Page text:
We are confronted by two challenges prior to the start of the new academic year: maintaining all forms of teaching and testing of knowledge. However, perhaps the greatest part of the story of the pandemic is the story about personal responsibility, solidarity and collegiality, as well as respect for academic integrity in school activities
The University of Belgrade, like other universities worldwide, is confronted by the challenges of working during the pandemic. Estimates of the intensity and spread of the virus to date lead us to conclude that it will be part of our daily lives for a long time and, until appropriate protection against it is found, we must learn how to function with its presence in the safest possible way. We will continue to adhere to the regulations on healthcare and will, within the possibilities available to us, provide academic space. The security of the academic space depends largely on the behaviour of staff and students outside academic buildings and accommodation. A major part of the story of the pandemic is the story about personal responsibility, solidarity and collegiality.
The University of Belgrade, with great energy, enthusiasm and the will of all participants in the process, entered into remote learning, and did so practically overnight, within a deadline of ten days. This is an exceptional result, given that most colleges don’t have developed systems for remote teaching and that many lecturers only encountered the tools for such teaching for the first time when that happened. Actually, it was in March 2020 that we implemented emergency remote learning. Although the 2020 summer semester opened the era of mass “online” teaching at the University of Belgrade, many questions were raised about the adequate preparation of both lecturers and students for this way of working. Time is running out and we need to prepare for the new academic year and bring the old one to an end in every aspect, just not under normal circumstances. Two key challenges are being considered: maintaining all forms of teaching and testing knowledge.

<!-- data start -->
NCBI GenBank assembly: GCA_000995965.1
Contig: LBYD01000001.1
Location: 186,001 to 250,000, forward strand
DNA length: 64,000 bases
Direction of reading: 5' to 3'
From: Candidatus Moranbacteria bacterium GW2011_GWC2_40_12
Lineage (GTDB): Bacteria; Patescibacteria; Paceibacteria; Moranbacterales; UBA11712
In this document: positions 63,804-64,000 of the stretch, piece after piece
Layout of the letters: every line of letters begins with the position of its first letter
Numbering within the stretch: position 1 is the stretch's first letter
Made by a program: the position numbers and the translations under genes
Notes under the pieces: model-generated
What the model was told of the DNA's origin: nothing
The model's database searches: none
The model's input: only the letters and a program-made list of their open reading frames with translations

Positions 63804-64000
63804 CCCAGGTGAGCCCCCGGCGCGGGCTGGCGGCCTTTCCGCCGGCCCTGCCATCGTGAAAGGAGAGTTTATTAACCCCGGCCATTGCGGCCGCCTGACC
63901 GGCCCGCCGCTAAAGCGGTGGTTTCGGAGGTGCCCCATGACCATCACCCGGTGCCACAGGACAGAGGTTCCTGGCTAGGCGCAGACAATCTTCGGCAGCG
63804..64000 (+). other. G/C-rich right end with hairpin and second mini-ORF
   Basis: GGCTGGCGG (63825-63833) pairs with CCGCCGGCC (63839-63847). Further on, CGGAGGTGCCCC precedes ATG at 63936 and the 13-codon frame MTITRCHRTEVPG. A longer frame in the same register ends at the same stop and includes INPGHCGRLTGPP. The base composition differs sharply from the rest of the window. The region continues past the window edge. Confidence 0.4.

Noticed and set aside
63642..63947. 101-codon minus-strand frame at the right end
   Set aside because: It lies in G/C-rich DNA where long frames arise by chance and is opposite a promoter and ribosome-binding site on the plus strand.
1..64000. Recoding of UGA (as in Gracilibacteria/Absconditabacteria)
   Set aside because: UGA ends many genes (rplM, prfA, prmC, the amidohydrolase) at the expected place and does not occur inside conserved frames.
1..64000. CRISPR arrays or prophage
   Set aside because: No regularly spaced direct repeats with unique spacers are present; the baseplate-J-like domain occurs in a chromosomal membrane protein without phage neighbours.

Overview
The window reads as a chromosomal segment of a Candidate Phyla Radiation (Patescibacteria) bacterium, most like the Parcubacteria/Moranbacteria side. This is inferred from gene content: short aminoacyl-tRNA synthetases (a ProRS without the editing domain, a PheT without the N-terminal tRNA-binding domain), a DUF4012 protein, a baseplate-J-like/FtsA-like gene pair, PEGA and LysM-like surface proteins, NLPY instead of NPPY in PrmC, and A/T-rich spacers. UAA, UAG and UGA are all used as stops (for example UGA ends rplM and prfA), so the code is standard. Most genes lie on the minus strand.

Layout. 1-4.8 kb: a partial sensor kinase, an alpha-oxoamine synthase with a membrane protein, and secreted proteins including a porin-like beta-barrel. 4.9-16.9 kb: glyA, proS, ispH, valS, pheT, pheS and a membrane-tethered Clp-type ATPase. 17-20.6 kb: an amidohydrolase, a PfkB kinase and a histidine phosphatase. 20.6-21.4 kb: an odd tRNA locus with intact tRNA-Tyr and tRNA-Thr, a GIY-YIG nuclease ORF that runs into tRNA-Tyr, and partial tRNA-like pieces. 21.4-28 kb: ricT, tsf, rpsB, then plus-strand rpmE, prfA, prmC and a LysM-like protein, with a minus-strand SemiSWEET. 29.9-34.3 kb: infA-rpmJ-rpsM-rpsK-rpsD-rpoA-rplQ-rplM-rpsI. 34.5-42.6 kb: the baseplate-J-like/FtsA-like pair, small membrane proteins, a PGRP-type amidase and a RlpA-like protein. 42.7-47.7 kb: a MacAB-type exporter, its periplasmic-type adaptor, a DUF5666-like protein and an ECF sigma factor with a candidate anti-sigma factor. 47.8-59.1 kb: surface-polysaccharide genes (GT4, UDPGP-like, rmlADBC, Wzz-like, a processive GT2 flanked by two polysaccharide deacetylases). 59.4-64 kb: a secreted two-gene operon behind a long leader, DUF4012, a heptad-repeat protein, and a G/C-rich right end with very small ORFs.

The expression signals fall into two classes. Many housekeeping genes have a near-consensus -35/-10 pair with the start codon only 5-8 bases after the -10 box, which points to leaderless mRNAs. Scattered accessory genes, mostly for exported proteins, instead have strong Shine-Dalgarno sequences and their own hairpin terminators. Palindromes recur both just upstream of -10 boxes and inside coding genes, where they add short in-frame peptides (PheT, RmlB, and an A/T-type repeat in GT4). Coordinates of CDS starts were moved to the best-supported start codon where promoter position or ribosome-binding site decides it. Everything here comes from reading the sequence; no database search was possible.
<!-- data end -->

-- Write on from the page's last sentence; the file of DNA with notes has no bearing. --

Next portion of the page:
We have to support and monitor, more intensively and constantly, how our students cope under conditions of increased self-discipline when they attend classes completely or partially outside the faculty
A symposium on the experiences of “online” teaching at universities in Serbia was held at the Rectorate of the University of Belgrade on 7th July 2020. It included exchanges of experiences and problems encountered during this work. In preparing for the new academic year, we don’t know whether classes will be held live, at a distance, or in a combination of the two. Of course, we would most like to be able to organise classes in the regular way. However, we will most likely hold combined classes and use the “online” experiences acquired, particularly in the domain of theoretical classes. Although most lecturers have exerted great efforts to implement remote learning, there are still a small number of teachers who need to be more actively involved in the process and adapt to this new way of working.